• Is your website URL ( printed on each staff member’s business cards?
  • How about adding the website name as a clickable link in each staff member’s (and volunteer’s!) email signature? We see a lot of signatures with the address and phone number, but not a link to the website.
  • Is the website URL printed on your stationery? How about any marketing collateral; brochures, flyers, etc.?
  • Have you contacted local Jewish organizations and proposed reciprocal links? Create a section on your site for Local Links, list other Jewish organizations, and ask them to do the same. Here’s a great example of that:

Do you have other ideas? What have you done to market the website? Comments are welcome!

Web 2.0 Strategy in Jerusalem: Tachlis 2 Point Oh!

Jewlicious, PresenTense and others are putting on a valuable conference in Jerusalem on Wednesday, September 17, 2008 called Tachlis 2 Point Oh! to demonstrate how to get the most out of Web 2.0 tools. Panelists are the who’s who of Jewish 2.0, including Ricky Ben-David, Aharon Horwitz of PresenTense, Ahuvah Berger on social networking, and David Abitbol from Jewlicious on blogging.

Get all the details here.

In Jerusalem next week? Don’t miss it! Did you go? We’d love to hear what you learned.

What We Can Learn From How Google Is Introducing Chrome

Google Chrome Comic

Google is introducing a new web browser, Chrome.

Knowing that people seek, access and absorb information in many different ways, they have offered many different points of entry for learning about the browser. The most important part of their campaign is how they are inviting us inside to understand the process, not just selling their product.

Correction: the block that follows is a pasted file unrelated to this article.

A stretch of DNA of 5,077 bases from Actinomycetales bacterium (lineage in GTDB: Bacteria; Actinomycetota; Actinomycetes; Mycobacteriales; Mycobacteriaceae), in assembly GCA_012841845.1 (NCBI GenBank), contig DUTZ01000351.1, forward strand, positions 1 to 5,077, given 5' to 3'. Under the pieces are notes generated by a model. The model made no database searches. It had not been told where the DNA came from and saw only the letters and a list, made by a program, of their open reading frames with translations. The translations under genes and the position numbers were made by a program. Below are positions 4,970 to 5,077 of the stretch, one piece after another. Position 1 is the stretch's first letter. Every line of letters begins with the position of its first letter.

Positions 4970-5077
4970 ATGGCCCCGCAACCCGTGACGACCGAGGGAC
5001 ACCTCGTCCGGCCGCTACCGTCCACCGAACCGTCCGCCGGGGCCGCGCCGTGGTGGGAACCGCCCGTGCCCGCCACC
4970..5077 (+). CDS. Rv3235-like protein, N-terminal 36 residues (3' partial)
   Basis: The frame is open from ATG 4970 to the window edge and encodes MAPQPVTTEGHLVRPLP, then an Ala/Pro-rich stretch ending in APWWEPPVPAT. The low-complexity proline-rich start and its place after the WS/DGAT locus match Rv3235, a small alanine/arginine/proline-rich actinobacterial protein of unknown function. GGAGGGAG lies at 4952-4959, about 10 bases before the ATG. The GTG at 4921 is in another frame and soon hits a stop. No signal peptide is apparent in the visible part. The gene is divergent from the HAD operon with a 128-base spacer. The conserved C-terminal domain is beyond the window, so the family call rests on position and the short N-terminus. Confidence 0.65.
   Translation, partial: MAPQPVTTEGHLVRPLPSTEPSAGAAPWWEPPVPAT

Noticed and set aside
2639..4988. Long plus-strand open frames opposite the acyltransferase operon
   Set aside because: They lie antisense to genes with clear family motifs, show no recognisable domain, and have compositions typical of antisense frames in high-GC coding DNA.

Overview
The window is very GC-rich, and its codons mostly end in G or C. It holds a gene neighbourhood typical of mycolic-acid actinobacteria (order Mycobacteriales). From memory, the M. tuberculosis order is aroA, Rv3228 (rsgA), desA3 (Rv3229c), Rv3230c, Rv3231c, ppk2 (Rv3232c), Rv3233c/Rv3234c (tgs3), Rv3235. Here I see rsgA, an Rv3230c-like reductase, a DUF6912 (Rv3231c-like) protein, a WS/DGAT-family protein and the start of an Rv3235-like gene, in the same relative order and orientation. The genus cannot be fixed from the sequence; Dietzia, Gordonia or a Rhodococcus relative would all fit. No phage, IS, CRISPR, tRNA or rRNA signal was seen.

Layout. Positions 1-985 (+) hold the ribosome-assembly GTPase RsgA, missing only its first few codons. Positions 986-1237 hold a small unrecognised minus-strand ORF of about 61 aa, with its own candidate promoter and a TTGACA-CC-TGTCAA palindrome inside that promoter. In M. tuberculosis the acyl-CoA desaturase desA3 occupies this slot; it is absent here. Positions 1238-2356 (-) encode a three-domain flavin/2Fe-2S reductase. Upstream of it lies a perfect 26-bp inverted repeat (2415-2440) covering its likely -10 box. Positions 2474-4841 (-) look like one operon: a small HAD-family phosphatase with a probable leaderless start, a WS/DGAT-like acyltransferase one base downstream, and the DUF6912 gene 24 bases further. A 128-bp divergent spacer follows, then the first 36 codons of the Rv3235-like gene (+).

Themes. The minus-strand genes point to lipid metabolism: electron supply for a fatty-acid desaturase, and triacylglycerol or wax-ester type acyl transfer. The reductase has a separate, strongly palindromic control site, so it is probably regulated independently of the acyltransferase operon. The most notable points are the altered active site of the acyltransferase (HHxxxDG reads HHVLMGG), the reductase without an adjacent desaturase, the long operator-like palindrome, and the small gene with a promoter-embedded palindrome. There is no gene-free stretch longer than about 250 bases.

Through cartoons, video, and text (blogging), they are telling the story of why and how they developed a revolutionary new offering. And it’s powerful. As a user/reader/watcher you are invited inside the process and the story — and invited to become part of the story by actually using Chrome.

In addition to these storytelling offerings, Google also has produced videos to introduce you to the features of the browser – a “how to” guide.

So… What can we learn from this?

First, “how to” may be necessary but it is not sufficient. Logistics are only part of the story, and the personal connection (even to a developer in another state from another generation who is using words that sound Greek to you) is critically important to feeling engaged. American Jewish World Service has done a great job of this with their videos developed with See3 to show the real experience of real people who are involved with AJWS. Donors, volunteers, staff all have powerful and important stories to tell.